U.S. President Donald Trump said Saturday that he was "moved" by the opening of a civil rights museum in Jackson, Mississippi, where he praised civil rights leaders such as Medgar Evers and the Reverend Martin Luther King Jr.
Trump spoke ahead of the official opening ceremony on the grounds of the museum. Meanwhile, protesters gathered at the site to protest Trump's presence with signs saying things like "Love Trumps Hate."
Trump kept his remarks at the event low key, speaking to an audience that included Myrlie Evers-Williams, the widow of assassinated Mississippi NAACP leader Medgar Evers, and Mississippi Governor Phil Bryant. To the creators of the museum, Trump said, "We are truly grateful ... we admire you."
Of the civil rights leaders profiled in the museum and their peers, Trump said, "We strive to be worthy of their sacrifice."
Lewis skips event
Trump's critics say he has fueled the fires of racial tension in the United States. U.S. Representative John Lewis of Georgia, a civil rights icon who was scheduled to speak at the museum's opening, announced Thursday that he would not attend because the president would be there.
Meanwhile, at an African-American history museum elsewhere in Jackson, NAACP President Derrick Johnson held a separate news conference attended by Jackson Mayor Chokwe Antar Lumumba. Johnson said the separate event was meant to "pay homage to those who have dedicated their lives to the civil rights of Mississippians, without the presence of President Donald Trump."
Lumumba added, "It is my appreciation of martyrs both known and unknown that will not allow me to share the stage with a president who does not have a continuing commitment to civil rights. ... Mr. President, we don't want you to tell us what civil rights means in Mississippi."
Controversy over the president's presence at the civil rights museum was forgotten when the opening ceremony started. Evers-Williams, who helped establish the museum by donating Medgar Evers' papers and artifacts to it, said she initially was suspicious when she heard the civil rights museum was to be paired with a more general Mississippi history museum.
"I immediately thought, 'Are we going back to our old practices?' " Evers-Williams said. " 'Are we going to have two separate but equal museums?' " She said she had come to believe the two museums were essential to each other, each telling a different part Mississippi's story.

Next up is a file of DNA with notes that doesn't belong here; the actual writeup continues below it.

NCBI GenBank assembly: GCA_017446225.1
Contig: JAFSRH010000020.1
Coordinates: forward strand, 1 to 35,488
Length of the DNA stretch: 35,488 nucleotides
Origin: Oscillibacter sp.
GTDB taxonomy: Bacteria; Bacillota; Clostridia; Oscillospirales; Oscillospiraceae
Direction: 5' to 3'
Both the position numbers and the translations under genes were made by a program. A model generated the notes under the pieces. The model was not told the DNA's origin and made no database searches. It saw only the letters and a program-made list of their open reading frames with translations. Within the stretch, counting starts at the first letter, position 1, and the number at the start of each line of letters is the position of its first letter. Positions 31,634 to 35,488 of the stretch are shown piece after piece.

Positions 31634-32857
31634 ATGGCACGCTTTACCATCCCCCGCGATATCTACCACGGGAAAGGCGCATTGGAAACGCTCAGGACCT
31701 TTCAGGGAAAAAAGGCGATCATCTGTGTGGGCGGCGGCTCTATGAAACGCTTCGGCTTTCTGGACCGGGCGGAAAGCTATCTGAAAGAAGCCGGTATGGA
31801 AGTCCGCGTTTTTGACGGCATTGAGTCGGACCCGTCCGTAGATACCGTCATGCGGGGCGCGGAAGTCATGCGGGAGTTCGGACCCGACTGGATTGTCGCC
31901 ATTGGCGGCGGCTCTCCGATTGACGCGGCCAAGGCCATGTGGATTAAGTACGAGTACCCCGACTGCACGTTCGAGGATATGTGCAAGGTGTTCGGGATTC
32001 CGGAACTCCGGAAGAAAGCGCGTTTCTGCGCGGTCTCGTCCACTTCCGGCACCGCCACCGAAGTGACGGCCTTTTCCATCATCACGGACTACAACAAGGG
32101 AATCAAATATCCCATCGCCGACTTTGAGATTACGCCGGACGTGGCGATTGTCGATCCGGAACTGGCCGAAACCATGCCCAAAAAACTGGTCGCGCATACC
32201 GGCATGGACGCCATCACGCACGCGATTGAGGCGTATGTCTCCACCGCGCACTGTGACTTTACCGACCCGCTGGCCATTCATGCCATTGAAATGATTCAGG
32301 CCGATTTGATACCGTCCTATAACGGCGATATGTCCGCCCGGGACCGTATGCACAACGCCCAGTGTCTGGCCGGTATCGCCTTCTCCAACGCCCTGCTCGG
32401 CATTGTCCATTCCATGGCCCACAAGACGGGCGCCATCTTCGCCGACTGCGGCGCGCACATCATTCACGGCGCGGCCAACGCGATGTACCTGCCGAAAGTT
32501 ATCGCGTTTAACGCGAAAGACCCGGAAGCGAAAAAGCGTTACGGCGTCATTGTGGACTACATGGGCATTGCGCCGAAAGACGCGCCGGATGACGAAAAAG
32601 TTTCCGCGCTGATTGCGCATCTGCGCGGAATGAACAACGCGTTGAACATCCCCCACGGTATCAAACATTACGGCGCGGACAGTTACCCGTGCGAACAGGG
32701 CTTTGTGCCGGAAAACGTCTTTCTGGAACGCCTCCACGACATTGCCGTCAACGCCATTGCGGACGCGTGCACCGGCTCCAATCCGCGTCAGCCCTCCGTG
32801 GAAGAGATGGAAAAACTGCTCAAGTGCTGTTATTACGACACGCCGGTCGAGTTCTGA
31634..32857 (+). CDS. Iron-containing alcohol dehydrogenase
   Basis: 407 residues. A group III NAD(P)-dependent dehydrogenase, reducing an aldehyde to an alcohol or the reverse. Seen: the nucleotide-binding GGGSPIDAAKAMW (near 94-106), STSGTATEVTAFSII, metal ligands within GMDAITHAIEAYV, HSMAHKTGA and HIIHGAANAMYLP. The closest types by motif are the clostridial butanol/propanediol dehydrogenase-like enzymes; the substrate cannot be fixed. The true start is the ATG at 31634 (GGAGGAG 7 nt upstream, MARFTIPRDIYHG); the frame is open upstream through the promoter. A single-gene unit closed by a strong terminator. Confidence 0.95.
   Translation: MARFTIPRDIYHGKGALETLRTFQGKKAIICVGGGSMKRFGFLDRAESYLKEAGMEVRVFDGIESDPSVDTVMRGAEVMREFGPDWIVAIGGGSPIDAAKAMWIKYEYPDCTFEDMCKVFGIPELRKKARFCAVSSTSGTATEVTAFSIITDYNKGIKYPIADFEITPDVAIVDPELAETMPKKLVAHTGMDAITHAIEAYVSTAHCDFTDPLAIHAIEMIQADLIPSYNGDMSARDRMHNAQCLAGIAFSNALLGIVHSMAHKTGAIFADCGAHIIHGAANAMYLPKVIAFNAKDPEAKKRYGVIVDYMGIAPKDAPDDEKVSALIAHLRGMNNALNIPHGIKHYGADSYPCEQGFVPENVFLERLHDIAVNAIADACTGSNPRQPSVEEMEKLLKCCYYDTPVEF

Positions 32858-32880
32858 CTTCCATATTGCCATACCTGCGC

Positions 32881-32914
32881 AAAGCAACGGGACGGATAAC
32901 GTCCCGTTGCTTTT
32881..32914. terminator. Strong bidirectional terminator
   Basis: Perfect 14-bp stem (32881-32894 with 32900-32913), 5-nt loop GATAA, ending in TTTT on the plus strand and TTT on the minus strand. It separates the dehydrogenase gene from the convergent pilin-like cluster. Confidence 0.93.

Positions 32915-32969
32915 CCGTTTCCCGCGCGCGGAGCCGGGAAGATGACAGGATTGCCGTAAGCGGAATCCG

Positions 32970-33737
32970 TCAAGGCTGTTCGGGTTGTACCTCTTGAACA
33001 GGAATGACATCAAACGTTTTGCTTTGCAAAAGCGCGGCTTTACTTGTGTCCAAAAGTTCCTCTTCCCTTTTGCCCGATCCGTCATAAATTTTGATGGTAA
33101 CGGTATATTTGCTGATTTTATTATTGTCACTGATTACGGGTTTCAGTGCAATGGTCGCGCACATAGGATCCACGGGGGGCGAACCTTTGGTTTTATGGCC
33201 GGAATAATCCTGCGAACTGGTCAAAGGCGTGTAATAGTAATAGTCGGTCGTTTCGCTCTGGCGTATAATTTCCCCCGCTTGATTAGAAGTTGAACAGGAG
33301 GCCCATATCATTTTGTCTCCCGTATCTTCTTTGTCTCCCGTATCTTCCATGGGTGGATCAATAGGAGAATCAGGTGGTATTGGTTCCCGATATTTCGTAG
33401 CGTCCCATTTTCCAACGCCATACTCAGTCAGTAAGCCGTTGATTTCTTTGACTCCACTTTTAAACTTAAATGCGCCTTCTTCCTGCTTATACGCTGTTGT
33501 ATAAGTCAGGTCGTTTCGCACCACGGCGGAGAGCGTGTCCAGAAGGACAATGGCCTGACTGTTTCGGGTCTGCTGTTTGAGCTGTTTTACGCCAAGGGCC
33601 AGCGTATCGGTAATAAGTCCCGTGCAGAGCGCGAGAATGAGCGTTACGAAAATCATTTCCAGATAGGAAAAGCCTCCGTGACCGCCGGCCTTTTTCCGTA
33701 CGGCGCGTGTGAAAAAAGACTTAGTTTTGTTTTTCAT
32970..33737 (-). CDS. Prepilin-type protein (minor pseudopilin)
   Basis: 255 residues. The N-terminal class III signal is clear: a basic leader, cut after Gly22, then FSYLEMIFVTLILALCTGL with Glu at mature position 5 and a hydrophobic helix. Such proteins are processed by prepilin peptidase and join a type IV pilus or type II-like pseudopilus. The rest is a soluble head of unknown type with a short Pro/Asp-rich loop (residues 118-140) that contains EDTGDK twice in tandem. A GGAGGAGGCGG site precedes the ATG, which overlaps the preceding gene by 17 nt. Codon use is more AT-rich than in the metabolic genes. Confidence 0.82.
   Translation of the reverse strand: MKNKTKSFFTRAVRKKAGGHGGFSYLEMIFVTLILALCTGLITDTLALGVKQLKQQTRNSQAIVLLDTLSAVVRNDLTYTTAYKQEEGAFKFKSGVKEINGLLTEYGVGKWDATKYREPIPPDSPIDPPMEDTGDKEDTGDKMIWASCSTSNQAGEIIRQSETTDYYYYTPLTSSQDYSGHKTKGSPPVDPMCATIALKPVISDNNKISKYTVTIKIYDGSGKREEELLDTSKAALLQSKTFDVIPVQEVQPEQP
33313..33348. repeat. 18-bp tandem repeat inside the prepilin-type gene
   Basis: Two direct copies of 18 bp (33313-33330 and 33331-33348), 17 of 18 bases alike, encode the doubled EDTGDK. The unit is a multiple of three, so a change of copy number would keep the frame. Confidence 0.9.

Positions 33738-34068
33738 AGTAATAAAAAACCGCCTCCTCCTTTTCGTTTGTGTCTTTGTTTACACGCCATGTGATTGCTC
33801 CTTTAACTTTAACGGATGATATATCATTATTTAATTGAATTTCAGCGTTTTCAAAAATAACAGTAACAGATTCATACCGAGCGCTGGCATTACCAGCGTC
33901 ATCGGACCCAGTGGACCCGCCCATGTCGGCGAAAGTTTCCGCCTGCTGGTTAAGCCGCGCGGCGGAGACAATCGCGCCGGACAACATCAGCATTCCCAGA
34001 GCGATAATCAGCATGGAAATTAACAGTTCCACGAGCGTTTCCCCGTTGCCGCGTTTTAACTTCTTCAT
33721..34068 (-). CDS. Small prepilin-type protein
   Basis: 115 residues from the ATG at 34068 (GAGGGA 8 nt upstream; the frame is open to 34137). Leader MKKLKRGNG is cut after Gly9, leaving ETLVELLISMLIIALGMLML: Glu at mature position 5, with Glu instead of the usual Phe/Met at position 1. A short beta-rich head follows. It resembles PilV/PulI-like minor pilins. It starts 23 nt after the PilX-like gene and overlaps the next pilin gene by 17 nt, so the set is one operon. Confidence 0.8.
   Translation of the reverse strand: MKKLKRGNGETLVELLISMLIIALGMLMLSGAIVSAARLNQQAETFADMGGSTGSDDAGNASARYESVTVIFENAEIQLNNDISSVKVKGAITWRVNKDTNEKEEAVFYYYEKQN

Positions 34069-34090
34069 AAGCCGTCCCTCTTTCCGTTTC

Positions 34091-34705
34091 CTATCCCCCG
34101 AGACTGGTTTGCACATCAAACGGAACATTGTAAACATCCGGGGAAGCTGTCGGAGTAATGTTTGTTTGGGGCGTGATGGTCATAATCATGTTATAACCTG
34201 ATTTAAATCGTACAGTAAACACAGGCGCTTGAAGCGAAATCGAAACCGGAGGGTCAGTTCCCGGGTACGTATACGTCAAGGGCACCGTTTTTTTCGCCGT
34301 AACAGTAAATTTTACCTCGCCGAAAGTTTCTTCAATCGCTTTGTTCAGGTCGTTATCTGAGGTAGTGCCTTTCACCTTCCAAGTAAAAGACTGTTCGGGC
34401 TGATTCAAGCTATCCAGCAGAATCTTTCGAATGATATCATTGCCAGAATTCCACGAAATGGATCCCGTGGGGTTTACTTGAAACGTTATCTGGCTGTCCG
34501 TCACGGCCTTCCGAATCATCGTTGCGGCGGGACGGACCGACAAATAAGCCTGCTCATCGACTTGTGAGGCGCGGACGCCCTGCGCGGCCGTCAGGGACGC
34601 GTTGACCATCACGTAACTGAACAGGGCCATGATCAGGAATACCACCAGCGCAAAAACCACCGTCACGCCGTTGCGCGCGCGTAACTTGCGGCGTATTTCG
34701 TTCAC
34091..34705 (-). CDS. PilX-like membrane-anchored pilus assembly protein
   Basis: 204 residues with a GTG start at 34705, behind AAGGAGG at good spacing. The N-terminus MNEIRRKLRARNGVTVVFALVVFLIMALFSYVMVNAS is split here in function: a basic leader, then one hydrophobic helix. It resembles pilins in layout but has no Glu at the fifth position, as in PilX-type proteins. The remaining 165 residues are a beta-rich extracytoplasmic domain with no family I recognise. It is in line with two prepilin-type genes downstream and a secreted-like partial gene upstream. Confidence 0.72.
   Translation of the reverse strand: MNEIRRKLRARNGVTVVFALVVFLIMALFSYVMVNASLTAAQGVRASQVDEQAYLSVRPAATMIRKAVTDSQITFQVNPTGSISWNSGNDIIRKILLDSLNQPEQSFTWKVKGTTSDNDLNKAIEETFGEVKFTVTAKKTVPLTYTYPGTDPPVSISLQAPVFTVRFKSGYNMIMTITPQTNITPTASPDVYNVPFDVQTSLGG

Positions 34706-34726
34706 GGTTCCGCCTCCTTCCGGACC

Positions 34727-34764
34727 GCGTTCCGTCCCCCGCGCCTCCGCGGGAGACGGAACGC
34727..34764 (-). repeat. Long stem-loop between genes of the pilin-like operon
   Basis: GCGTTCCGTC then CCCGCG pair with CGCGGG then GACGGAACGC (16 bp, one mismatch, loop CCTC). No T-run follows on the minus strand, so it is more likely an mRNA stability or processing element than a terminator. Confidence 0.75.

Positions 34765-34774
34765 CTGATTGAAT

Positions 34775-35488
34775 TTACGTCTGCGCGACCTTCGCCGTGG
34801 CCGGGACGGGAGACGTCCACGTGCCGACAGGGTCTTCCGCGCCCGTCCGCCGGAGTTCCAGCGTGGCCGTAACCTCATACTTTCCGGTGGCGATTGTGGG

She invited visitors to the museum to experience it as she had. "Going through the museum of my history," she said, "I wept because I felt the blows, I felt the bullet, I felt the tears, I felt the cries — but I also sensed the hope that dwelled in the hearts of all those people."
She finished her speech by saying, "Stand tall — be a Mississippian. Stand tall — be an American. Stand tall in the belief that we have justice and equality, regardless of race, creed or color."
As she returned to her seat, Bryant was heard on a microphone joking to his neighbor, "Man, I'm glad I didn't have to follow her."
The Mississippi Civil Rights Museum offers a stark look at the often bloody struggle for civil rights in the American South from 1945 through 1976. Exhibits include such weapons of terror and hate as a Ku Klux Klan cross and the gun used to murder Medgar Evers.
There also is a Museum of Mississippi History, which provides a 15,000-year review of the state's history from prehistoric times to present day. The two distinct museums under a single roof both opened Saturday, the day before the 200th anniversary of Mississippi's becoming the 20th state.
"President Trump's attendance and his hurtful policies are an insult to the people portrayed in this civil rights museum," Lewis said in a statement. "President Trump's disparaging comments about women, the disabled, immigrants and National Football League players disrespect the efforts of Fannie Lou Hamer ... Medgar Evers, Robert Clark, James Chaney, Andrew Goodman, Michael Schwerner and countless others who have given their all for Mississippi to be a better place."
Lewis, 77, worked with King, led the civil rights march on Selma and spoke at the March on Washington in 1963. For the last 21 years, he has represented Georgia in the U.S. House of Representatives. He had been scheduled to be one of the main speakers at the museum Saturday.
The White House said it was "unfortunate" that Lewis would not be at the museum opening.
White House spokesman Raj Shah said the president "has always condemned racism, violence, bigotry and hatred in all forms. We stand by that."
The president has come under criticism from some for his reluctance to condemn the white supremacist rally in Charlottesville, Virginia, this summer. He also has been relentless in his criticism of the silent, kneeling protests during the national anthem staged by NFL players in their attempt to bring national focus to the police brutality directed on African-American men.